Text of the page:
The Top Ten Most Influential Video Game Consoles of All Time
- By: CM Boots-Faubert
- Posted 21st Dec 2011
(5) Commodore International -- C=64
(2nd Gen January 1982)
While there are some who would argue that the C=64 does not belong on this list because it is a computer -- during its lifetime its sales totaled over 17 million units, making it the best-selling single personal computer model of all time -- in addition to the disc-based games that would eclipse the cartridge-based games later, the fact that it was a game console that used cartridge-based games is enough to justify including it here.
While the C=64 has many significant contributions to its credit, its most significant (and least sung) praise is its establishment and popularization of the game demo system that is now an industry standard today for PC and Console gaming!
Before the C=64, games were positioned to be sold based upon marketing materials and advertising -- the idea of giving gamers a few levels to play for free so that they could judge for themselves whether the cost of the game was personally justified was simply unheard of.
While the demo trend that the C=64 established was an important positive contribution to the industry, it is also credited with a major negative contribution as well. The plethora of bad games was considered to be half of the cause of the crash, but there is and was considerable speculation that the other half can be directly attributed to the results of the aggressive pricing of the C=64, which is thought to have served as a major catalyst in the North American video game crash of 1983.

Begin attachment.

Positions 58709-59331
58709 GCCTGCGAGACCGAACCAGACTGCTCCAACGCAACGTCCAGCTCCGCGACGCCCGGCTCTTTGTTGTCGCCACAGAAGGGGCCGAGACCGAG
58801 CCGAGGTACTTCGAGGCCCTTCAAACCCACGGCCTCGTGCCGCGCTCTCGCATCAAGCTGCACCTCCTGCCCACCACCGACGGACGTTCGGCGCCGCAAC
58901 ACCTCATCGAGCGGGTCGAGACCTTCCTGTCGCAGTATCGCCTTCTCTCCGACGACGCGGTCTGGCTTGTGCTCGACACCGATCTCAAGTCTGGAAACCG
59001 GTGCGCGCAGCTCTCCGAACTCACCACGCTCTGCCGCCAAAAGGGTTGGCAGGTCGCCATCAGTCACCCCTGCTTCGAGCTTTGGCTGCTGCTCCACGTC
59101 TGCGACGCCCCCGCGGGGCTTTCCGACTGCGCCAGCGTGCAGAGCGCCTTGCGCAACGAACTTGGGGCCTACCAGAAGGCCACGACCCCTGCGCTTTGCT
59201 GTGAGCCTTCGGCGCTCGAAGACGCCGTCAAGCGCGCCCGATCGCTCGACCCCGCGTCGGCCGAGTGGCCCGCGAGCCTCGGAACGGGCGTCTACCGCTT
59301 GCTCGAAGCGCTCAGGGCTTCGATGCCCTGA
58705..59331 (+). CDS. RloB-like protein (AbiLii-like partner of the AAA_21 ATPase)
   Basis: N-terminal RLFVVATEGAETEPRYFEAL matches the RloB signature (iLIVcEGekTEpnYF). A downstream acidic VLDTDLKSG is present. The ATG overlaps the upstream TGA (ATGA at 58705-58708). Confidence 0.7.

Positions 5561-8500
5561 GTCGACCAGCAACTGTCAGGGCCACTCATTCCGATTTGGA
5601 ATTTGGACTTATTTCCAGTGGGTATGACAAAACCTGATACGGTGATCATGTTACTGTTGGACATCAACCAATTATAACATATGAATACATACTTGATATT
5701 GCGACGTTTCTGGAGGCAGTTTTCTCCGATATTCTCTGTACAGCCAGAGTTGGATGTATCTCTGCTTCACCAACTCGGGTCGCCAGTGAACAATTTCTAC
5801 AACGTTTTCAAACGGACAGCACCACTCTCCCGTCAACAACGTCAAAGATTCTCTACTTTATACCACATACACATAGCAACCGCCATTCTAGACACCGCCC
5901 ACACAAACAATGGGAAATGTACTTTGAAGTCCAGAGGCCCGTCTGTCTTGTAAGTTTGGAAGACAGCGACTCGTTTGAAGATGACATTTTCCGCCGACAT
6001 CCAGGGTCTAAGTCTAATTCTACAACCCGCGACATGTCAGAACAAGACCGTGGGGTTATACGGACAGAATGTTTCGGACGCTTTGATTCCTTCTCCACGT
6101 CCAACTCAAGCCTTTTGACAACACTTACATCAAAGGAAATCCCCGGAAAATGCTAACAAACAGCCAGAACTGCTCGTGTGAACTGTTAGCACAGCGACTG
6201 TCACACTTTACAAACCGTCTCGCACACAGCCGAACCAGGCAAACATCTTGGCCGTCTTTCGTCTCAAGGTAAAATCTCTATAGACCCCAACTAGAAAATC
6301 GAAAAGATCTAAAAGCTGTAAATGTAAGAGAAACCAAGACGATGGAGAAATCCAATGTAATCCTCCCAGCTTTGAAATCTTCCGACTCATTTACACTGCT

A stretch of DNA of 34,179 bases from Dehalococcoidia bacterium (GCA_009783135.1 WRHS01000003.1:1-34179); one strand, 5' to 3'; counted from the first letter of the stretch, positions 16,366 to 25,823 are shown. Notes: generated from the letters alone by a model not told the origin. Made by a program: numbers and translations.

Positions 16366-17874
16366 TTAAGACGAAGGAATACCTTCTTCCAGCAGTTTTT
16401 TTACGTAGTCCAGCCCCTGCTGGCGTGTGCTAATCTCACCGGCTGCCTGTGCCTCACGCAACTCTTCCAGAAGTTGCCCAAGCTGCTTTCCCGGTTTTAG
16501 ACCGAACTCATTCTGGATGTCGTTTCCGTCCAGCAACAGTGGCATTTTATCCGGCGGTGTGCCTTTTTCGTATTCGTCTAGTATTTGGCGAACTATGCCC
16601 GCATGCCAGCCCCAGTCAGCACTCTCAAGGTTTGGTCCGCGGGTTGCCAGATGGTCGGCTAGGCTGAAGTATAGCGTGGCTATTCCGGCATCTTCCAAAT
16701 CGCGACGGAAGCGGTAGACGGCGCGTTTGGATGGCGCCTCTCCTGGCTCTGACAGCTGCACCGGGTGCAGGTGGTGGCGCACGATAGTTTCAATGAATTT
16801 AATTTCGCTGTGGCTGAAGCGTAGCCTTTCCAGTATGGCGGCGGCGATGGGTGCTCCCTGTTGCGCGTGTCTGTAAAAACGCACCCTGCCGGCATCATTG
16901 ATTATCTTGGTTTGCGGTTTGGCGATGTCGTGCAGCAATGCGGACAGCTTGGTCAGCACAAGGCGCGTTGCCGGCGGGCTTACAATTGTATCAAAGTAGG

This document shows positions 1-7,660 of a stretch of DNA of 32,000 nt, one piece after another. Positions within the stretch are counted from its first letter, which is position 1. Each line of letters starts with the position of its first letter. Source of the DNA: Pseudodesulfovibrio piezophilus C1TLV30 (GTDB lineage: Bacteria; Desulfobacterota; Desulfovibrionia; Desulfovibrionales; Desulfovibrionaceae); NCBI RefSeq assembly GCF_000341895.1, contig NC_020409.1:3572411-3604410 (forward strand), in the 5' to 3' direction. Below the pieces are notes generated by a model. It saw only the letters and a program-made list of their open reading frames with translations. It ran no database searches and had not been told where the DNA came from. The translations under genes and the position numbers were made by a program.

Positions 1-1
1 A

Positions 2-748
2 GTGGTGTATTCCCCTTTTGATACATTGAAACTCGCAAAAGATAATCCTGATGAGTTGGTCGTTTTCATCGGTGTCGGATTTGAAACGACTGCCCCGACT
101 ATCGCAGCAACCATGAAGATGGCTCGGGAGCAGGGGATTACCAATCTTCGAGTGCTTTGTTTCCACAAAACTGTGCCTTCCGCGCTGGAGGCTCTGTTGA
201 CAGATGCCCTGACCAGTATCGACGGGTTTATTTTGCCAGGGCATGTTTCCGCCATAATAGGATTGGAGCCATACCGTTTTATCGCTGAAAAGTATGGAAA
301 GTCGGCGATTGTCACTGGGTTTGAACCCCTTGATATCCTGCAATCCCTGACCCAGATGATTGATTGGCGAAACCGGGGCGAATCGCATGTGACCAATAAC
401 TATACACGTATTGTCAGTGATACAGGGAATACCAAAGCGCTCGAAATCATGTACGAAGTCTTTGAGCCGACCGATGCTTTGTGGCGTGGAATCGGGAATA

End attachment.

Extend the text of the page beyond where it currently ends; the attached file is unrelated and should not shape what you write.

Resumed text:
Before we talk about a significant first for the C=64 there is one other major blight that it can claim -- and that is still with us today -- and that is its use as a vehicle for the distribution of cracked game software.
The release of the Commodore Modem for the C=64 and a few additional 1541 drives made the system a perfect candidate for running BBS software, and the growth of the Computer Bulletin Board System trend throughout the 1980's (what "online" meant before the Internet went commercial in the '90's) ironically also server as the core path that cracked games took to distribution.
In 1984, Commodore released the SX-64, a portable version of the C=64 that was the first full-color portable computer and gaming console commercially released, but that is a minor footnote compared to the next major contribution that this fusion of PC and console made.
Today online gaming is a well-established billion dollar industry, and it is largely lead by Microsoft's Xbox LIVE and Sony's PlayStation Network -- but back in the day when you were into online gaming, you were doing it on your C=64, and more often than not you were going online with Quantum Link (or Q-Link), playing on Rabbit Jack's Casino and romping through the first MMO, a Dungeons and Dragons game called Neverwinter Nights that would later feature prominently on the online gaming service after it transitioned to supporting the PC when Commodore lost the PC war.
As it transitioned to the PC, Q-Link also changed its name and brand, becoming America Online (AOL!) -- but the success of Q-Link and its niche platform (the C=64) served as proof in concept that a console-based online gaming service could not only be profitable, but would be popular. We owe the C=64 major kudos for paving the way to what we now enjoy today as our preferred online games destinations -- LIVE and PSN!